Whilst in San Cristobal de las Casas I visited the Museum of Coffee in an effort to find out more about the black elixir. Also, an excuse to feed my addiction with some top notch samples.
In Mexico there are over 282,000 coffee producers. Of these over 259,000 are small producers whose plots are no bigger than five hectares. Thus, 92% of total producers are small-scale. They supply 60% of Mexico’s national product. Furthermore, 28 out of a total of 54 indigenous groups in Mexico are involved in coffee production. Historically they have been open to exploitation and have struggled to make a living from the complex and rapacious global coffee market.
There are two species of coffee plant grown in Mexico – arabica and canephora. Pre-hispanic legend tells that coffee was found by a goat who ate and ate and ate, then crapped and crapped and crapped. The villagers investigated what the goat was eating and discovered it was coffee. They studied the fruit and cultivated the crop. When coffee was brought to Europe from the East (or possibly Africa) people initially turned their noses up at it. However, by the 17th Century cultivation began in the New World to supply a growing European habit. The plant was brought to Mexico in 1790.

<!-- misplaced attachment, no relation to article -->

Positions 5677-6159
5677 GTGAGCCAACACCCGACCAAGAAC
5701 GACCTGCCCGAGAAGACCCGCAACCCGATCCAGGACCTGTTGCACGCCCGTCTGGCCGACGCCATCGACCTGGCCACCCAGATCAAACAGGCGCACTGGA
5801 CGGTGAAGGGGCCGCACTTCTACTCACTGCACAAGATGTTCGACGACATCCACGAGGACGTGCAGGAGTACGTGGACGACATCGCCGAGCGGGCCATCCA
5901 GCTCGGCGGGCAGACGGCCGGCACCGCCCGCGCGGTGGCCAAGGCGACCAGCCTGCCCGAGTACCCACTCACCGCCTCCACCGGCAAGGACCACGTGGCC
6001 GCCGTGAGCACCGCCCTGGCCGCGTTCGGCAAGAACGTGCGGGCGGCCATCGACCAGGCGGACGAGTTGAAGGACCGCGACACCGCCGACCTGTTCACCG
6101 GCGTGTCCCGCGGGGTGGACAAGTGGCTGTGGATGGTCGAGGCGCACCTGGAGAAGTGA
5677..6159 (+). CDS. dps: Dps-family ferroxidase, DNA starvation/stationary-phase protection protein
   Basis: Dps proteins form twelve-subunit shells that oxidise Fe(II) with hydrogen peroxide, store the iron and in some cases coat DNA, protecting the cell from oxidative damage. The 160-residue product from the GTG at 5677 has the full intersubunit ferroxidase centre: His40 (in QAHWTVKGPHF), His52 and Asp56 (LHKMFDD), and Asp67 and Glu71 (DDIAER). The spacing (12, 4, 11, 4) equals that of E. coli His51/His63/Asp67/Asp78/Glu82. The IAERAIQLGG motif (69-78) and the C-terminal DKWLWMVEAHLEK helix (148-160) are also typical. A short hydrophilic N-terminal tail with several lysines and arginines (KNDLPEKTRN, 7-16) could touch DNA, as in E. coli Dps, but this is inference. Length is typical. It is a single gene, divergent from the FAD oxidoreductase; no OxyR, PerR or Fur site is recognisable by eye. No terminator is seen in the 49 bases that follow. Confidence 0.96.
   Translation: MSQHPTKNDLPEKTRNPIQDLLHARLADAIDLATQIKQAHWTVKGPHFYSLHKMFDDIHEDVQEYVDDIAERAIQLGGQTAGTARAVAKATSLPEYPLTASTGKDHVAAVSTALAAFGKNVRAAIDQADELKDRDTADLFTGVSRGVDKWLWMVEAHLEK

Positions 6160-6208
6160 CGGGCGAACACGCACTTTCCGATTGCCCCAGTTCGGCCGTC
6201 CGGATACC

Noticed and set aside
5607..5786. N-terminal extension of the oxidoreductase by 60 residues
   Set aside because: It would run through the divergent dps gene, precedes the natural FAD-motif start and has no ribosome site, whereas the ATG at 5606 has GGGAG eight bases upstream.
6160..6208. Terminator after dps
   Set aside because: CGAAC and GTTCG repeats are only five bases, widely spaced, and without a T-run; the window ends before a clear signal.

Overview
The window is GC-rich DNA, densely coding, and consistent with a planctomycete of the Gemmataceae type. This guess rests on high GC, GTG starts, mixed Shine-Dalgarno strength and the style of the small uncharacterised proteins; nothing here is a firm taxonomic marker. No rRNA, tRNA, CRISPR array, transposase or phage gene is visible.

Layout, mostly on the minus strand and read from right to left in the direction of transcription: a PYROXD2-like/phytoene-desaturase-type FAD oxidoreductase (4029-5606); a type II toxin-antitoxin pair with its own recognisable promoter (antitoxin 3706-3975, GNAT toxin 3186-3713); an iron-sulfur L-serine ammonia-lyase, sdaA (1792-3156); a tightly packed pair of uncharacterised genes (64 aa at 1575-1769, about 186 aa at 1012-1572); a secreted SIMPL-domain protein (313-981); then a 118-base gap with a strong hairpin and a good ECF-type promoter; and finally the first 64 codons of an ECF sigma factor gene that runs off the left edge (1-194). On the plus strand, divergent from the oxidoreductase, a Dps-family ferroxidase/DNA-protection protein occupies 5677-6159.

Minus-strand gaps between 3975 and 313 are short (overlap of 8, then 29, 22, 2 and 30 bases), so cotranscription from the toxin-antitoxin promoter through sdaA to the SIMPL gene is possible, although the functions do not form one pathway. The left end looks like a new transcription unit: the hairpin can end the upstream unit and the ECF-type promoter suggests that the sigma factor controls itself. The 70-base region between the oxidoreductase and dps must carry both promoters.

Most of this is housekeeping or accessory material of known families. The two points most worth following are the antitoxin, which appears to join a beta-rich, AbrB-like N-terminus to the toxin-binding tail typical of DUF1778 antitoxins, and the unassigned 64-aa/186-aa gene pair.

Coffee plants grow to four to six metres in height and can live up to 50 years. The plant matures for the first harvest in three to four years, and max production is around eight to ten years. However, the plant will produce its whole life. Once the fruit is harvested, pulp is removed and the seed separated from the shell. The coffee is then washed and rests for 12 to 20 hours in tubs to prevent rotting. It is then dried and sent for processing.
The coffee industry was originally dominated by large foreign companies that exploited indigenous labour and planted large mono-crop plantations. At the beginning of the 20th Century people traveled to work on the big plantations around the Mexican border with Guatemala. Gradually the workers brought seeds back from the plantations and began to cultivate it. Indigenous producers grow using the ‘milpa’ system – combining coffee with corn and beans, etc.
In 1989, an independent group of 75,000 small coffee producers in Mexico was formed. CNOC aimed to strengthen the voice of the peasants. In Chiapas there are other groups assisting the communities. The smell of good coffee wafts through the streets of San Cristobal. In the cafes much of the product is organic and locally sourced. I’ve never seen Mexican coffee on sale in the UK – maybe it’s a delicious secret the Mexicans want to keep to themselves.